The League - Season 2
by Joe Sanders
Available now on Blu-Ray and DVD from 20th Century Fox
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Everyone’s favorite TV fantasy football league is back! Although, to be honest, how many sitcoms are there about fantasy football? But even if the airwaves were populated with rip-offs and carbon copies of this amazing show, The League would still surely take home the Shiva every season. The show centers around a group of high school friends who waste their adulthood in petty competition within their fantasy football league. Now, if you’re thinking of dismissing this show because you don’t know anything about football, or fantasy football, or if you just didn’t have any high school friends, then worry not. As the cast clearly explains in any interview they do to promote the show, you do not have to understand how fantasy football is played to enjoy this series. The comedy all comes from the amazing ensemble of actors and very little of it comes from knowing who Ocho Cinco is. The league compete year after year for their most cherished possession: They’re trophy, which they name Shiva after the awkward Indian girl they went to High School with.
Probably the most famous member of the cast is Paul Scheer (Human Giant, NTSF:SD:SUV::), and even he may not be recognized by a large percentage of viewers. Scheer’s character, Andre, is definitely not the character most viewers will relate to, but one could argue that we all have an Andre in our lives - someone defined themselves by how much othes like him, but who is at best pitied by these so called friends. Scheer takes this loser persona to an ingenious new level; constantly striving to do something new and interesting with the character. As the league winner in Season 1, Andre struts through this second season with a ridiculous level of pride and that can’t help but make him that much more pathetic. Hearing this, it may be difficult to understand why this group keeps Andre around, but it’s actually quite simple: he’s rich and he uses his wealth to make people like him. For example, this season begins with Andre flying the group to Las Vegas for their annual draft. But we soon discover that Andre will never learn that he can’t buy others’ respect.
Ruxin (Nick Kroll) comes into season 2 as some sort of diabolical villain. In a way, each character takes this competition much more seriously than they should, but Ruxin’s need to defeat his friends (not win, defeat) drives him to near psychotic extremes. It’s fun to push characters to this level of obsession, especially about something as completely meaningless as fantasy football, but it’ll be interesting to see how far they can push this concept in future seasons.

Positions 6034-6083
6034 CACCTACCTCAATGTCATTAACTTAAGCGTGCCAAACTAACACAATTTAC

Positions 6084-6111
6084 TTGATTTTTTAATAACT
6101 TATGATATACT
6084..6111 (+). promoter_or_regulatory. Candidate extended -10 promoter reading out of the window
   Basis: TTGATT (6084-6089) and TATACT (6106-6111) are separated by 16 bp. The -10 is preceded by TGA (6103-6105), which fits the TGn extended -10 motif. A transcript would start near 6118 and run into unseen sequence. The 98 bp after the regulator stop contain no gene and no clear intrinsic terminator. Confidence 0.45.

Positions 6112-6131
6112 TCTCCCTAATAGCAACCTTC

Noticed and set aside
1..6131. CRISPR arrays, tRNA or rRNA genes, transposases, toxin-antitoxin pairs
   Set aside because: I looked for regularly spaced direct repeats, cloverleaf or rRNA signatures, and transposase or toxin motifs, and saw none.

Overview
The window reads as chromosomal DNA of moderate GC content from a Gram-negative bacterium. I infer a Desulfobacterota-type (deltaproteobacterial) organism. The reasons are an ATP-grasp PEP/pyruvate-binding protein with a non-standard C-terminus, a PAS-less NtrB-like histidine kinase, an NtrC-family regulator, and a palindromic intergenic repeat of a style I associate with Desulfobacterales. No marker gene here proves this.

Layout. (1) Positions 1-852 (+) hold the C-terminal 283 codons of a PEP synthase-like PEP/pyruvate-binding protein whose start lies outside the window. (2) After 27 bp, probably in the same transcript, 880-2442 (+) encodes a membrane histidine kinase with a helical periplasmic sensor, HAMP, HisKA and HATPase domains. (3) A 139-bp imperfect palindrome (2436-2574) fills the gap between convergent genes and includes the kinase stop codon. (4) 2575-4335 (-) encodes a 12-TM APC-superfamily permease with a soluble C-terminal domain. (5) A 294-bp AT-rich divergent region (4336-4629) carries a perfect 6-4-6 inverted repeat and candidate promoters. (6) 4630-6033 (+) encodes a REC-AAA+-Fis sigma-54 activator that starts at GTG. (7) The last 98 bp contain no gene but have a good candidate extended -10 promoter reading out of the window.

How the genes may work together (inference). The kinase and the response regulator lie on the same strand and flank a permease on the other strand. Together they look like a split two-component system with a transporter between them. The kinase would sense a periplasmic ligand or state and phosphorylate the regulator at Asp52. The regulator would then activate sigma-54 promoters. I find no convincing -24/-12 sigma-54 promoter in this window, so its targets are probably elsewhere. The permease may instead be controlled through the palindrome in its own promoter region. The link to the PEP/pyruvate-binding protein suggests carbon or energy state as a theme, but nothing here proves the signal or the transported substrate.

The second season is comprised of 13 episodes as opposed to the first season, which was a tight 6 episode arc. This has proven to be a good thing for the series as spreading the season out like this allows the show to explore storylines that are not related to fantasy football. Episodes featuring the gang going to their high school reunion, and Andre training for a marathon stand out as highlights of the series.
Not to say that the fantasy football elements of the show are already getting tired. The League works very hard to keep its repetitive conceits heightened and fresh. Probably the most notable change to the league this year is the addition of Ruxin’s brother in law Rafi (Jason Mantzoukas), who is the most politically incorrect, disgusting, and likeable character you’re likely to see on television. The joke in season 1 was that Jenny (Katie Aselton) was the one running her husband, Kevin’s (Stephen Rannazzisi) fantasy team. Season 2 takes her character on a more interesting arc by having her actively seeking a spot of her own in the league. The Jenny character is vibrant and interesting and Aselton’s performance keeps her perfectly balanced as a loving wife and mother, and one of the guys. As the show plays with the theme of fantasy, it strives to deliver the mans-man’s fantasy wife. If nothing else, it’s easy to see why the Kevin character would be so completely drawn to her. The final big change to this second season is the introduction of the Sacko – the trophy which shall henceforth be awarded to the league member who comes in last place each season.
The League is start to finish hilarity and widely accessible to a broader audience than one might expect. The blending of scripted and improvised comedy highlights the talents of the writers, and this cast alike. The comedy may get too dark and “male” at times, and may then not be for everybody, but there is honestly nothing like this on television right now, and originality is a rare commodity these days.
Special features include deleted scenes, gag reel, Ruxin’s wedding video, and much more.
The League returns for its third season October 6 at 10:30pm on FX.
Joe Sanders is a playwright and college instructor in Kalamazoo, Michigan. He has a Master’s degree in playwriting and a Bachelor’s degree in creative writing from Western Michigan University, where he currently teaches Thought and Writing.
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